Mage Knight: Apocalypse Updated Q&A - Multiplayer Modes and Gameplay

Senior producer David Georgeson reveals many of the multiplayer details to be found in this upcoming action role-playing game.


Mage Knight: Apocalypse is an upcoming action role-playing game set in the fantasy setting of the popular Mage Knight miniatures game. Your task will be to lead a party of up to five heroes as they battle through a lush and vibrant fantasy world. In addition to the single-player story and campaign, Apocalypse will feature a multiplayer suite that's geared toward getting players to kill monsters together. For greater detail on the game's multiplayer, we turned to senior producer Dave Georgeson. Apocalypse is scheduled to ship later this summer.

Get ready for up fight alongside four other players in cooperative multiplayer.
Get ready for up fight alongside four other players in cooperative multiplayer.

GameSpot: We understand that the game will offer an extensive cooperative multiplayer mode that will let players play through the whole campaign or through single missions. It has been hinted that there might be one or two other modes in the game. Are they still going to make it, or is the team focusing on co-op for now?

Dave Georgeson: The multiplayer system is client-server based, so players can set up their own dedicated servers, if desired. Because the servers can run independently on a 24/7 basis, we've allowed hosts a number of options on how they want the server to run.

You can play the game from start to finish, cooperatively, with up to five players. This is what we call saga mode. Or you can set your server to play a single chapter over and over again, in what we call chapter mode. A chapter is a collection of adventures that comprises about one-sixth of the game (each of the five chapters roughly centers around one of the main characters' backgrounds and the last chapter is the climactic ending of the saga). And lastly, you can also play a single adventure over and over again, if desired. This is adventure mode.

Additionally, hosts can set a hostile flag on/off on their server. The game defaults to "off," which means that players can't hurt other players. This makes using area effect attacks a lot friendlier for players and increases the pace of the action. Changing the setting to "on" means that players will hurt other players. This really ratchets up the difficulty of the game as players have to avoid killing one another during battle. Hosts can also password their servers, limit the number of players, and even limit the power rating of characters allowed on that server.

And, of course, there's a master server list shown to the players when they visit the multiplayer part of the game. This shows all the servers out there, as well as whether they're hostile on/off, how many players are in the game, whether the servers are passworded, and more.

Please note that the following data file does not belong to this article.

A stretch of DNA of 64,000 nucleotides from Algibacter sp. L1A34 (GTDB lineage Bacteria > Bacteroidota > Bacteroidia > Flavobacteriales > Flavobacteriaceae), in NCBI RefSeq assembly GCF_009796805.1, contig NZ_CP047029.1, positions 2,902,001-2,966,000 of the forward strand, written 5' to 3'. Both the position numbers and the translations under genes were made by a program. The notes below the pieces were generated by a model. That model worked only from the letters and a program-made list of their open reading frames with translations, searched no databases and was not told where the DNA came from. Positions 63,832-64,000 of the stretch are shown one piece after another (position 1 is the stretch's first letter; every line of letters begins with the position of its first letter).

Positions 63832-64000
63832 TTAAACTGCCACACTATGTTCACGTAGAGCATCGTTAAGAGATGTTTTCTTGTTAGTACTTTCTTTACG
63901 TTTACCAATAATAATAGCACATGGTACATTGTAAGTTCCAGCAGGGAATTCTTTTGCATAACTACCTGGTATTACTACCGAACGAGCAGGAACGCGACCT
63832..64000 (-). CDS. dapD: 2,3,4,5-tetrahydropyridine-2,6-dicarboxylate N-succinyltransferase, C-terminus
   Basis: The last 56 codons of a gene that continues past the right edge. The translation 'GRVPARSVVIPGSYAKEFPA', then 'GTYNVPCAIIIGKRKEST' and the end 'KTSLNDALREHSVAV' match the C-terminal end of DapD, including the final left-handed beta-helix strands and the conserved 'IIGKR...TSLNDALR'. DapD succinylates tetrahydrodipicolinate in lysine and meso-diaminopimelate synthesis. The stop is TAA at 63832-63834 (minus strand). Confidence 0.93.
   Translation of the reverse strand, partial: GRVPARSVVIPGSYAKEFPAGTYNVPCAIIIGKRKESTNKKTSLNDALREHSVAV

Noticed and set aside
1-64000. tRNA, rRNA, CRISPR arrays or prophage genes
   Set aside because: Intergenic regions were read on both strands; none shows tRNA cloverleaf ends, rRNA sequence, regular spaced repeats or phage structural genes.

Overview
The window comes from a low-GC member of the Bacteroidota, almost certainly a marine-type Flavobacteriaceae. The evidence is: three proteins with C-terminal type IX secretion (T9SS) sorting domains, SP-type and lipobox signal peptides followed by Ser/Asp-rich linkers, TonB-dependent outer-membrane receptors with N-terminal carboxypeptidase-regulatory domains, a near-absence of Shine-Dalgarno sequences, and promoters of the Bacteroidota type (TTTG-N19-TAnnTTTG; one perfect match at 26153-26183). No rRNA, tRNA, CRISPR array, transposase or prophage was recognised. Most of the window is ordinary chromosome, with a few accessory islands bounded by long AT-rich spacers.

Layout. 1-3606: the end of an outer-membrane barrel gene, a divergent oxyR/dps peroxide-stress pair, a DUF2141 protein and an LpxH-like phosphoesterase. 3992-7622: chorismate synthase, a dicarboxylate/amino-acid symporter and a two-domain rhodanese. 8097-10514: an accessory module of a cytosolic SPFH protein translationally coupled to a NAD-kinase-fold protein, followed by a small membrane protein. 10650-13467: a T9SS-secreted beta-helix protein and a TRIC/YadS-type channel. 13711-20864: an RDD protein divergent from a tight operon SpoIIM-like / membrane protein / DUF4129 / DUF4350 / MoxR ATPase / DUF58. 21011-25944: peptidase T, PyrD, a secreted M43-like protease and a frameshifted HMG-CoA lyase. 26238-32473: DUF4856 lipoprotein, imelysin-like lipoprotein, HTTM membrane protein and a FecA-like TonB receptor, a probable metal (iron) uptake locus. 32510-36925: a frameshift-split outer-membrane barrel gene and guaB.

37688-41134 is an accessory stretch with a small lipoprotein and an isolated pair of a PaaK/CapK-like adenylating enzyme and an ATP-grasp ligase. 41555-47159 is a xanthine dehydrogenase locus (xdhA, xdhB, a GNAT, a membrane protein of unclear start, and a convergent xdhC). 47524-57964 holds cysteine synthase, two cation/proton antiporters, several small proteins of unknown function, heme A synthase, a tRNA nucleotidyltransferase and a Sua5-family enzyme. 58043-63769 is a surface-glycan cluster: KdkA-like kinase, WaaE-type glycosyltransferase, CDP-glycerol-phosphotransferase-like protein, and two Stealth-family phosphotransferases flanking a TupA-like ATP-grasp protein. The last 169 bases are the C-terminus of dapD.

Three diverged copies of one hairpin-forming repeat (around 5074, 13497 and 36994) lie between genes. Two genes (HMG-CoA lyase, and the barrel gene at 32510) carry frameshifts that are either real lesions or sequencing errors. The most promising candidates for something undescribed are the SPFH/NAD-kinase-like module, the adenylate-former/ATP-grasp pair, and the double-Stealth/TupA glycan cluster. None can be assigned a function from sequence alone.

GS: What's the final number of players that will be supported in multiplayer? Why use this number--was there a specific balance or gameplay reason?

DG: Five is the maximum. That limit was set for two reasons.

The first was aesthetic. We wanted the multiplayer co-op experience to be as similar as possible to the experience you get in the single-player version (where you eventually are running a party of you, plus four non-player characters that follow your commands). Of course, the multiplayer co-op experience is often more fun (because other players chat and do truly unpredictable things that the computer-run NPCs might never consider), but the pace and drama of the events, the cutscenes, and the story that unfolds are almost exactly the same between the two modes.

The second reason was gameplay. Whether you're in single-player when you're running a party of five or in multiplayer with five players, we have to throw a lot of bad guys at you to make things fun. That translates into a lot of polygons, physics, and special effects. So, in a nutshell, we have a limit of five players because the game is more fun that way.

GS: We understand that the game will dynamically scale its difficulty level to adjust to different numbers of players in multiplayer. Exactly how does this work--more monsters? Tougher monsters? More or less loot or experience?

This is an enemy nightblade. Unfortunately, you won't be able to play as one of these.
This is an enemy nightblade. Unfortunately, you won't be able to play as one of these.

DG: Your guesses are pretty close to the mark. The monsters do get tougher and hit harder as you get more powerful. They also gain differing abilities as they face tougher opponents. And yes, the loot lists definitely change as the players get more powerful.

The process of determining how to scale the monsters (and loot) up is the tricky bit. The encounters get scaled not only to how tough the players are, but also to how many of them are in the adventure together. Even figuring out how tough the players are is tricky in a non-level-based game like this. Eventually, we came up with a power-rating system that incorporates what rank your skills are at, how many skills you've unlocked, what your character statistics are, and what sort of loot you have equipped. It's a pretty complex calculation but it works.

Loots and Loots of Memories

GS: How will experience points be handled in co-op? Will everything be an even split? How will the game account for players of differing experience levels?

Battlefields will range from lush jungles to frozen rivers.
Battlefields will range from lush jungles to frozen rivers.